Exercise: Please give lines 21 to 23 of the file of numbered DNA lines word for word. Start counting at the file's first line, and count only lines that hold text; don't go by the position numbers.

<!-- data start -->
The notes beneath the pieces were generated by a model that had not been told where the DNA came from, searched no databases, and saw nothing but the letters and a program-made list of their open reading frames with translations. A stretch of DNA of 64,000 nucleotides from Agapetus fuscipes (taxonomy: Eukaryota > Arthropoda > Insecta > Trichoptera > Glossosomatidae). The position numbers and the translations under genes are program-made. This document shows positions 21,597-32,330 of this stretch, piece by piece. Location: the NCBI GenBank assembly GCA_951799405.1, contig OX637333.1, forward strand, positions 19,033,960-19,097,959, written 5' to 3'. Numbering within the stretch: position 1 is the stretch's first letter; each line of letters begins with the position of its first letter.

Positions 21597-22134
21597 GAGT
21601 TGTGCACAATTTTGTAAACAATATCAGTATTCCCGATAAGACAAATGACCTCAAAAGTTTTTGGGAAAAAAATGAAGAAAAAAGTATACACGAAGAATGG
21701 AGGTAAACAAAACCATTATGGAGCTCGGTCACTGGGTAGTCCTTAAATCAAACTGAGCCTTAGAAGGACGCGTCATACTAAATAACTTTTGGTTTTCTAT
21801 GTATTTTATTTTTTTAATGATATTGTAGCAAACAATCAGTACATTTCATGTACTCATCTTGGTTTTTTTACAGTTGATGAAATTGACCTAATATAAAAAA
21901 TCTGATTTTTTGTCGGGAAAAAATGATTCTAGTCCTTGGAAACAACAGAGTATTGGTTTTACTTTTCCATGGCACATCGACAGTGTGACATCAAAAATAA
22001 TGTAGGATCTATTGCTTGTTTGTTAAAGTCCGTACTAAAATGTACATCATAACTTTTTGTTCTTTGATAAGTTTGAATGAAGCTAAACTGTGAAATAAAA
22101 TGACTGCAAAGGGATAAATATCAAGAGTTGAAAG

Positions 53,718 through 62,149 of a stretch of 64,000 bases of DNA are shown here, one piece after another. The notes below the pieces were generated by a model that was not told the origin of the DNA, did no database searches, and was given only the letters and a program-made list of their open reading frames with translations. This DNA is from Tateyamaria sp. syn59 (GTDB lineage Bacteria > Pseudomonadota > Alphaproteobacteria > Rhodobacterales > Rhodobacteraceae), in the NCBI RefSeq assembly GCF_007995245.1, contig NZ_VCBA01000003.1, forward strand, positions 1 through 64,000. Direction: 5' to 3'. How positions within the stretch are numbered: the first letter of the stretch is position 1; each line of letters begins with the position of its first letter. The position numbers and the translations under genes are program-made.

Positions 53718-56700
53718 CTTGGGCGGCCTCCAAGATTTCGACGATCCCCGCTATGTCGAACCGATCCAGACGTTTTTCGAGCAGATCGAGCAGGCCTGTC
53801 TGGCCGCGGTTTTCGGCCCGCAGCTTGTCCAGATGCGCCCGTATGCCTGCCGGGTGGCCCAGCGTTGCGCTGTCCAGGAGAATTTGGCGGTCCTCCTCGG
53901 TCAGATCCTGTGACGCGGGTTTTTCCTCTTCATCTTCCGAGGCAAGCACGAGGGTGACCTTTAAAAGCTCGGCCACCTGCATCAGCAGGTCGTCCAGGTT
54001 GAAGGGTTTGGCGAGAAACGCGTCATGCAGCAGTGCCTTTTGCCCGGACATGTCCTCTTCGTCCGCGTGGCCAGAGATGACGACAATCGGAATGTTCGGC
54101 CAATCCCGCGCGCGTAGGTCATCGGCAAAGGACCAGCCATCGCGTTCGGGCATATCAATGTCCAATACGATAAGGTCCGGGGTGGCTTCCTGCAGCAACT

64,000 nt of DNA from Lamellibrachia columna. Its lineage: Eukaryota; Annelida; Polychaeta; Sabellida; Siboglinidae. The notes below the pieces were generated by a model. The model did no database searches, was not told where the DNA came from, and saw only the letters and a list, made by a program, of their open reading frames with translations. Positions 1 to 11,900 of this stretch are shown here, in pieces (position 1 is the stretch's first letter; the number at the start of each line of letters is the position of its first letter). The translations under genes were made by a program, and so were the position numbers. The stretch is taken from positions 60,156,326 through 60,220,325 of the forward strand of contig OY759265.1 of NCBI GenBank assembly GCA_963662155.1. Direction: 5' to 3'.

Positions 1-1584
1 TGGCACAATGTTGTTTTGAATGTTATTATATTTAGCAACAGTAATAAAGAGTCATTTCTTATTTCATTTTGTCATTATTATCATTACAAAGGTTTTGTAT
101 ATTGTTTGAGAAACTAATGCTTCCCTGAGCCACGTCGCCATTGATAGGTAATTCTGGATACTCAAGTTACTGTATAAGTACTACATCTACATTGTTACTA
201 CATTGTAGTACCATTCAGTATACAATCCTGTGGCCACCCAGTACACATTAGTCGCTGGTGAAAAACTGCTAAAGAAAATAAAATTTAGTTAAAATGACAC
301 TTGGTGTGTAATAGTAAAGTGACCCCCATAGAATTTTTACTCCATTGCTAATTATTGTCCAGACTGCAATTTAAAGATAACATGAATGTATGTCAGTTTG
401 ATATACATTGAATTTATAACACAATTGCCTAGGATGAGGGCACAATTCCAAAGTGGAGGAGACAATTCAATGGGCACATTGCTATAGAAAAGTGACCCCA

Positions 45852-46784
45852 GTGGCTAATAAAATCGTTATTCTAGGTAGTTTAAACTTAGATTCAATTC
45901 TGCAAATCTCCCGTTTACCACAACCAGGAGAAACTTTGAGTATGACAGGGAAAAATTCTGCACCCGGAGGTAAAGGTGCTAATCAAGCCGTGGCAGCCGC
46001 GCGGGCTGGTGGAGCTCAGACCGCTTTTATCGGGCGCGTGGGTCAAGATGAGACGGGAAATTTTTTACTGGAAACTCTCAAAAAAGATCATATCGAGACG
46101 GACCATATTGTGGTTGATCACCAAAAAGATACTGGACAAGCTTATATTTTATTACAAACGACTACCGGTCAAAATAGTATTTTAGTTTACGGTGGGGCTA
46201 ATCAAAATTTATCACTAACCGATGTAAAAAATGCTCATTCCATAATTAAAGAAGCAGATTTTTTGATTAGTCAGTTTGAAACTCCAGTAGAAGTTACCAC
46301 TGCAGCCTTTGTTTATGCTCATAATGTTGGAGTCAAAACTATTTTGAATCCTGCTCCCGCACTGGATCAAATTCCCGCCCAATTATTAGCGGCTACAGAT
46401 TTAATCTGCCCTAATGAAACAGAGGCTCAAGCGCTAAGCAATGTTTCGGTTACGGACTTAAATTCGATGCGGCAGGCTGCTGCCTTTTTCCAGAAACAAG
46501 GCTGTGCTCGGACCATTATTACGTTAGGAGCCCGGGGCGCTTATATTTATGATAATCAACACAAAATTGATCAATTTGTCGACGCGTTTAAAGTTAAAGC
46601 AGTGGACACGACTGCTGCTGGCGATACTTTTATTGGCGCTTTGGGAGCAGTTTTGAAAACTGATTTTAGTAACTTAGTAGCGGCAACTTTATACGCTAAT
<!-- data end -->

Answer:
201 CATTGTAGTACCATTCAGTATACAATCCTGTGGCCACCCAGTACACATTAGTCGCTGGTGAAAAACTGCTAAAGAAAATAAAATTTAGTTAAAATGACAC
301 TTGGTGTGTAATAGTAAAGTGACCCCCATAGAATTTTTACTCCATTGCTAATTATTGTCCAGACTGCAATTTAAAGATAACATGAATGTATGTCAGTTTG
401 ATATACATTGAATTTATAACACAATTGCCTAGGATGAGGGCACAATTCCAAAGTGGAGGAGACAATTCAATGGGCACATTGCTATAGAAAAGTGACCCCA